7 Signs You Might Want To End The Relationship

by Laken Howard

In a perfect world, every relationship would be happy, healthy, and built to last a lifetime. Unfortunately, that's simply not reality: sometimes relationships that were once mutually satisfying run their course, and become a source of stress instead of a source of joy. But when you're in a relationship that's gone stale, how can you tell whether it's worth salvaging, or whether you should cut the cord and move on?

"I believe that many relationships are past their 'sell by' date and one or both partners simply sticks around out of habit and convenience," Jonathan Bennett, dating and relationship coach and owner of The Popular Man, tells Bustle. "Most people know deep down if they’re faking it with another person. Trust your gut. You likely know the truth... and what you have to do."

When you've been with someone for a long time, it's obviously easier said than done to know what the right decision is. If you're uncertain about the future of your relationship, all you can do is self-reflect and be honest with yourself about what you want and need in a relationship, and whether your current partner meets those standards. Here are seven signs you might want to bite the bullet and end your relationship — it won't be easy, but sometimes moving on is the best thing you can do for yourself.


You Live Separate Lives

One of the best parts of being in a relationship? Having a partner to tackle life with, including the mundane, everyday things. "No couple should spend every waking moment together," Bennett says. "But, if you hardly ever see your partner and find no joy in couple time, it’s a bad sign. This is especially true if you view your moments with your partner as a joyless burden or an obligation."


You Wonder "What If" About Others

It's totally normal to have harmless crushes while in a relationship, but if you start to fixate on the idea of having a relationship with someone who's not your partner, that might mean you really need to move on. "If you’re constantly looking at other people in your life (or even strangers) and wondering if it would be better to date one of them instead of your current partner, it might subconsciously indicate you’re dissatisfied with your current situation," Bennett says.


Your Partner Annoys Or Embarrasses You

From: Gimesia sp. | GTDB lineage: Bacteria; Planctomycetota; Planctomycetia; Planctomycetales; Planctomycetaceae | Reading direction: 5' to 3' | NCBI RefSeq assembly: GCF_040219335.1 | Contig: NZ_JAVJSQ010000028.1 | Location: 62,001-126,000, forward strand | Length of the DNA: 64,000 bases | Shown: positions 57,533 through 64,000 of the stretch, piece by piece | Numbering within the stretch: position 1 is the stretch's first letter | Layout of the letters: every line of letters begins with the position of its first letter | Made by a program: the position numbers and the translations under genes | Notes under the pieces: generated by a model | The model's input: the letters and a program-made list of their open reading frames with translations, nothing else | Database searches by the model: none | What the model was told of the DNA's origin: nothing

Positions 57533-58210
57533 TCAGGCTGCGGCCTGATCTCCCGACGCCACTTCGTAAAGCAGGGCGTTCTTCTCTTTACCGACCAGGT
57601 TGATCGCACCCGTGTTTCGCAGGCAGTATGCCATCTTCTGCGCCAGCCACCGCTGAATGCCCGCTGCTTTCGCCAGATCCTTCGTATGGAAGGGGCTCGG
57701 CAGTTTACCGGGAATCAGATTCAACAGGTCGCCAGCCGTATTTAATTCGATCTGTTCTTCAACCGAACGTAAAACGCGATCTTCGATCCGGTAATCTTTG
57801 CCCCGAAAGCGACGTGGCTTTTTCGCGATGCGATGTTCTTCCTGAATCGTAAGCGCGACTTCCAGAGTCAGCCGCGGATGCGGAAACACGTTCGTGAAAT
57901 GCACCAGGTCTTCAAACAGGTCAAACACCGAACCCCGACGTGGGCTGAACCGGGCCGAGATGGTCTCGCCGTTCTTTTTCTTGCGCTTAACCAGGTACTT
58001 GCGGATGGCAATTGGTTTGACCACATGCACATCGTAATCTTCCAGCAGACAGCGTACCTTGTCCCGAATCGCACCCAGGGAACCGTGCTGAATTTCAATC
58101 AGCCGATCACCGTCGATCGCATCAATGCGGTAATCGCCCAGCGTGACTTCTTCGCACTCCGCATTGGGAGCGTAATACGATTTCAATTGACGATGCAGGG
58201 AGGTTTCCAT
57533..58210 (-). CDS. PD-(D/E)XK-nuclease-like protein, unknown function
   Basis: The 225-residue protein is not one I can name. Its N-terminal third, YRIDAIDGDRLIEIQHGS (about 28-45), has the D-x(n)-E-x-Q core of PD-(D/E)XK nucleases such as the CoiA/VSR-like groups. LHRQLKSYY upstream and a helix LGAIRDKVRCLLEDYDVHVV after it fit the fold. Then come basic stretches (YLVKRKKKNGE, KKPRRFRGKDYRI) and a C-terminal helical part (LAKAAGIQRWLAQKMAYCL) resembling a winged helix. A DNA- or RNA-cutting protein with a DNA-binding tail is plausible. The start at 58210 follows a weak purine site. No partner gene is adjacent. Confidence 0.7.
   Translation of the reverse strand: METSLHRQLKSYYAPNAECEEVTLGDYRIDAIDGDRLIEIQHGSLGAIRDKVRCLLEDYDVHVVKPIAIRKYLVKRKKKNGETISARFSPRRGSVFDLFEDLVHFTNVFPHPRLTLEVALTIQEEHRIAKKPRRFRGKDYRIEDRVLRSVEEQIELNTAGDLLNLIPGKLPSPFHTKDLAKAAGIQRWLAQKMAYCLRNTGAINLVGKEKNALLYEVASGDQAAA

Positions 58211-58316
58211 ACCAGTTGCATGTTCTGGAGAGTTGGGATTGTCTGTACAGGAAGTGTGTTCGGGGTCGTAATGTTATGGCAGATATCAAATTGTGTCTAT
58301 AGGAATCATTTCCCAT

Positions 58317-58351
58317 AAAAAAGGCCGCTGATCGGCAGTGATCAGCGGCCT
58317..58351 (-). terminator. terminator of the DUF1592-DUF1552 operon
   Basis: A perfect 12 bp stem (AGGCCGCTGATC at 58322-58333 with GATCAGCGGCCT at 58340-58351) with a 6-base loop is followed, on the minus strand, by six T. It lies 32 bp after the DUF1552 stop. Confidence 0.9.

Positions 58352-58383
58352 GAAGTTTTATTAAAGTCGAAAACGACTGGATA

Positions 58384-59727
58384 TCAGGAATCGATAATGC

At the beginning of a relationship, it's easy to find your partner's quirks cute — but if you find yourself inexplicably irritated by those same quirks years down the road, that might not bode well. "If your opinion of your partner has become extremely negative, it’s probably time to end it," Bennett says. "While you don’t have to idolize your partner, if you regularly feel disgusted, annoyed, or embarrassed by his or her behavior, what’s the point of sticking together?"


You're In The Relationship For Someone Other Than Yourself

In a long-term relationship, your lives naturally become intertwined, which can make a breakup feel even harder than it needs to. "If you’re staying with a person because of someone else’s expectations or opinions, then the relationship will never work in the long term," Bennett says. "So, even if your mom loves your partner or your dad is bugging you for grandkids, you can’t let that drive your decision."


You Seek Validation Elsewhere

If you don't feel valued in your relationship, it makes sense to crave that attention and affection — but it's not healthy to always seek that from others instead of addressing the problem in your own relationship. "If you're seeking emotional validation elsewhere (intentionally or otherwise) it may be worth taking a step back to look honestly at your relationship," Deborah Reynolds, dating coach and owner of, tells Bustle.


You Have Regular Thoughts About Cheating

When they occur regularly and in detail (as in, you have an idea of who you'd want to cheat with), thoughts of cheating are a major red flag. "If you're considering cheating (it doesn't have to be about the sex), you may also want to take a deeper look at things," Reynolds says. "Some people cheat for the emotional connection, others cheat for the physical connection, others just fall in love and end up cheating for both of those reasons."

Take some time to think about why you're having those thoughts, and figure out how to address the issue with your partner... even if that means going your separate ways.


Your Gut Is Telling You Something Is Off

Like Bennett mentioned, having a gut feeling that something isn't right in your relationship really is a telling sign that ending things might be for the best. It's hard to make sense of our feelings sometimes, but it's not healthy to ignore an unsettled feeling without communicating that to your partner — whether that's to work out your issues together, or spend some time apart.

Ultimately, only you can decide what the right path is for your romantic future. It might be scary to end a long-term relationship, but if you're unhappy and craving a change, breaking up might help you find the new beginning you need to get back on track.